FOR IMMEDIATE RELEASE|
FRIDAY, AUGUST 22, 2008
TDD (202) 514-1888
U.S. COURT PERMANENTLY BARS WASHINGTON STATE WOMAN’S BOGUS “DECODING” TAX SCHEME
Sharon Kukhahn of Tacoma Falsely Claimed to Decode IRS Records
WASHINGTON – A federal court has permanently barred a Tacoma, Wash., woman from selling a tax scam, the Justice Department announced today. The court found that Sharon Kukhahns IMF Decoder scheme falsely purported to decode Internal Revenue Service (IRS) computer transcripts of customers taxpayer accounts to show that the customers were not liable for federal income tax. Kukhahn operates businesses named IMF Decoder; Paralegal Research Advocates; and Advocates for Justice, Liberty and Freedom.
The case is one of three civil injunction suits filed in April in federal courts on the east and west coats seeking to halt tax fraud schemes related to Pinnacle Quest International (PQI). A federal court in Florida enjoined PQI from promoting tax fraud schemes in May of this year.
The court found that Kukhahn falsely represented to potential customers that they were not required to pay federal income taxes unless they live in a U.S. territory, and that U.S. residents may be taxed only by a federal excise tax and only if they are involved in an excise-taxable enterprise.
U.S. District Judge Benjamin Settle held that Kukhahn knew or had reason to know that her scheme was false. The court found that Kukhahn charges her customers between $1,750 and $3,195 for her decoding services. According to the court, the IRS determined that Kukhahns scheme caused revenue losses to the U.S. Treasury of approximately $4.9 million as a result of her customers failure to file tax returns and pay taxes. The court ordered Kukhahn to give the Justice Department a list of her customers.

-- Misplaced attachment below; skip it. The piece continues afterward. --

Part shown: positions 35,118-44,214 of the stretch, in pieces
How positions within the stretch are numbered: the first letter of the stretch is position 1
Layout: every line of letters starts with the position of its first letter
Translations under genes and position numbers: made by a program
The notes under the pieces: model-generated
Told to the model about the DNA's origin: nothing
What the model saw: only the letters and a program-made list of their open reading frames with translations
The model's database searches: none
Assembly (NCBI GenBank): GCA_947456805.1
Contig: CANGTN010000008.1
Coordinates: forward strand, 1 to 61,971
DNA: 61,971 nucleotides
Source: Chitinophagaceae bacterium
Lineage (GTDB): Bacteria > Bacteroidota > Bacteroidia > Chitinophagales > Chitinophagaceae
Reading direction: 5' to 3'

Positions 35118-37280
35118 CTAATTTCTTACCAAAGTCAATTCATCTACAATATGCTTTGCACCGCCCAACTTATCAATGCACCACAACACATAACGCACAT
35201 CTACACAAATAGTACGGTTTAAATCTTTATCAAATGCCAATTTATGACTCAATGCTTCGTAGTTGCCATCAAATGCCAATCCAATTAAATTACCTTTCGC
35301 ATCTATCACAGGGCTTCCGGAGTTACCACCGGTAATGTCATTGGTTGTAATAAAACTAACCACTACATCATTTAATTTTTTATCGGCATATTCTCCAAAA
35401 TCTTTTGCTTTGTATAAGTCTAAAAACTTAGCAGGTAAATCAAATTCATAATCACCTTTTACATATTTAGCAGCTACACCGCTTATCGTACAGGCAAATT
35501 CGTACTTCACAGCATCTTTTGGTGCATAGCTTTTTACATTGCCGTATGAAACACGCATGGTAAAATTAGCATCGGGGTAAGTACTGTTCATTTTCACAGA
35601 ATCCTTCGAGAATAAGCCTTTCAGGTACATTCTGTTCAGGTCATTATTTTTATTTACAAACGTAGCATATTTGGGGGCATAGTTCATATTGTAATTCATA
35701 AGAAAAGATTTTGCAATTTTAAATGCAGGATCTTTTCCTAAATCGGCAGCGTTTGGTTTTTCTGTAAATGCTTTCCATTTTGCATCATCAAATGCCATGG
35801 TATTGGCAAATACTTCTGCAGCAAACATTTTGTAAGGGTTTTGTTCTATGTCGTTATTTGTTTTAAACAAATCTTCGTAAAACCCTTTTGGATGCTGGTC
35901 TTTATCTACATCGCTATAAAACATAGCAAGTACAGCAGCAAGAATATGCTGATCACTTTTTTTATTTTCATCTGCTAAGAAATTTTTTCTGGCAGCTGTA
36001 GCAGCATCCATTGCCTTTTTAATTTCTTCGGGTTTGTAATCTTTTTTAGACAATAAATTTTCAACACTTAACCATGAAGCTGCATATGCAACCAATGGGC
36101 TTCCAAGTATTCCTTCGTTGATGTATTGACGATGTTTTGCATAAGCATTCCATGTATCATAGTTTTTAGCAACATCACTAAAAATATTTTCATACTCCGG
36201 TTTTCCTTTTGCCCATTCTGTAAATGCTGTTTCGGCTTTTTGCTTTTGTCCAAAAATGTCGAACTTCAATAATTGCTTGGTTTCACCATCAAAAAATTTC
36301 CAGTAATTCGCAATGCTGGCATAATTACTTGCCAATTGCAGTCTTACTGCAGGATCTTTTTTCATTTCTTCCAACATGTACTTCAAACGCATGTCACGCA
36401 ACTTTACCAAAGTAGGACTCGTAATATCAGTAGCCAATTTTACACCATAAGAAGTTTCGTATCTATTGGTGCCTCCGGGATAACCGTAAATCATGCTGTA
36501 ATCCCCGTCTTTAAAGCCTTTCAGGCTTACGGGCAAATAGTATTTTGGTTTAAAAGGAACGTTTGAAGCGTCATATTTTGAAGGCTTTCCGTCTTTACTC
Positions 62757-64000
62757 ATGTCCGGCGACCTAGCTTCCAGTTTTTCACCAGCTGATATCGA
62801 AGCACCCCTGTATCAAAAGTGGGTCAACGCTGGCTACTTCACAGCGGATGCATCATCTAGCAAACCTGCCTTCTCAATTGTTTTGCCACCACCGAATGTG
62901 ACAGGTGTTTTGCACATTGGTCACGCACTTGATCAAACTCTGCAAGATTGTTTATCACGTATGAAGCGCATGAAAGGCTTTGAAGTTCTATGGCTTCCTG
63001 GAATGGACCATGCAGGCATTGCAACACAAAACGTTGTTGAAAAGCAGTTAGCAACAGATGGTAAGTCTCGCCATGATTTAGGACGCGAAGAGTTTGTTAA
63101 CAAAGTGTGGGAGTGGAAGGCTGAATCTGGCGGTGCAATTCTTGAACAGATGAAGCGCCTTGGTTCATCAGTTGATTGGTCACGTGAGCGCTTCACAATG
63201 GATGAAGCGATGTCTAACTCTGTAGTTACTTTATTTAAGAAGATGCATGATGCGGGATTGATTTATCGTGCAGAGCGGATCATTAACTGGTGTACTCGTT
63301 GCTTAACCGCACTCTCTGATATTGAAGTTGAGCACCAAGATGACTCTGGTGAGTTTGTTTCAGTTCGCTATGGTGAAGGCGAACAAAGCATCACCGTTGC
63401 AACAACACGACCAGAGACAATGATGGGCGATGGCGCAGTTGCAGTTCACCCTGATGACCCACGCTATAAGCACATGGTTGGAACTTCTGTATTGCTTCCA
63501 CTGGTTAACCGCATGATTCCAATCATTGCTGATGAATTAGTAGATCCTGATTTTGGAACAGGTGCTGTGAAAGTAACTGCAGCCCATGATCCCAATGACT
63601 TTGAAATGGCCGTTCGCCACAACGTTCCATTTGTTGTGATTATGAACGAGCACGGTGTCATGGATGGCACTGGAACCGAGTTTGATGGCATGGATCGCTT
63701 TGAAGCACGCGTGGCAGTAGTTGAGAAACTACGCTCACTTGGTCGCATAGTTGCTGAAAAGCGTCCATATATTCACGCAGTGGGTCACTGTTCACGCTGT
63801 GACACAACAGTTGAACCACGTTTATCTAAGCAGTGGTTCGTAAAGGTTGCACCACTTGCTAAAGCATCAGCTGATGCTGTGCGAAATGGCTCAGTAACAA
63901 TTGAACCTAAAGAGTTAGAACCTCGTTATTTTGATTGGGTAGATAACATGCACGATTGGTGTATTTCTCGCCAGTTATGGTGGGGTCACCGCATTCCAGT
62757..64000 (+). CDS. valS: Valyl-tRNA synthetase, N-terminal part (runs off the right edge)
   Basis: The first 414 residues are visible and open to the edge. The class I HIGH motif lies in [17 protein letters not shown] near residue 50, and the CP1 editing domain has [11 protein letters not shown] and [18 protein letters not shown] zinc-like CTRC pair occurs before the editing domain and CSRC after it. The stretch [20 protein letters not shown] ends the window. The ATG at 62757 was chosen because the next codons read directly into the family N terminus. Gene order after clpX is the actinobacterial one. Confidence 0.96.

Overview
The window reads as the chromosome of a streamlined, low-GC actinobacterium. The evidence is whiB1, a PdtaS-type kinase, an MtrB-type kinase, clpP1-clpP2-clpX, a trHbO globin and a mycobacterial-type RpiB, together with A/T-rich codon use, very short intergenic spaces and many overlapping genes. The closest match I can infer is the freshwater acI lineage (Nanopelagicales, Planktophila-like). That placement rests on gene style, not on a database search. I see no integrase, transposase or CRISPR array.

The court also found that after the Justice Department sued Kukhahn, she falsely told her customers that she had transferred funds to the Justice Department for it to use to compensate her customers for any harm they suffered from relying on Kukhahns services. Kukhahn also falsely stated that customers could collect their share of these funds by submitting a claim form to the Justice Department. A total of 328 Kukhahn customers filed claims with the Justice Department seeking payments from the bogus fund. The court ordered Kukhahn to notify all the claimants that there is no such fund.
The Justice Department is committed to seeking and enforcing injunctions against those who promote or participate in tax-fraud schemes. Similarly, under the Tax Defier Initiative, the Tax Division will continue to take appropriate actions to stop those who promote and participate in tax defier conduct, said Nathan J. Hochman, Assistant Attorney General for the Justice Departments Tax Division. Since 2001, the Justice Departments Tax Division has obtained injunctions against more than 350 tax fraud promoters and unscrupulous tax preparers.
Hochman thanked Tax Division trial attorney John Monroe and IRS agents Terry Martin and Anne Rueter for their efforts in obtaining the injunction.
Information about the injunction cases handled by the Justice Departments Tax Division is available on the Justice Department Web site.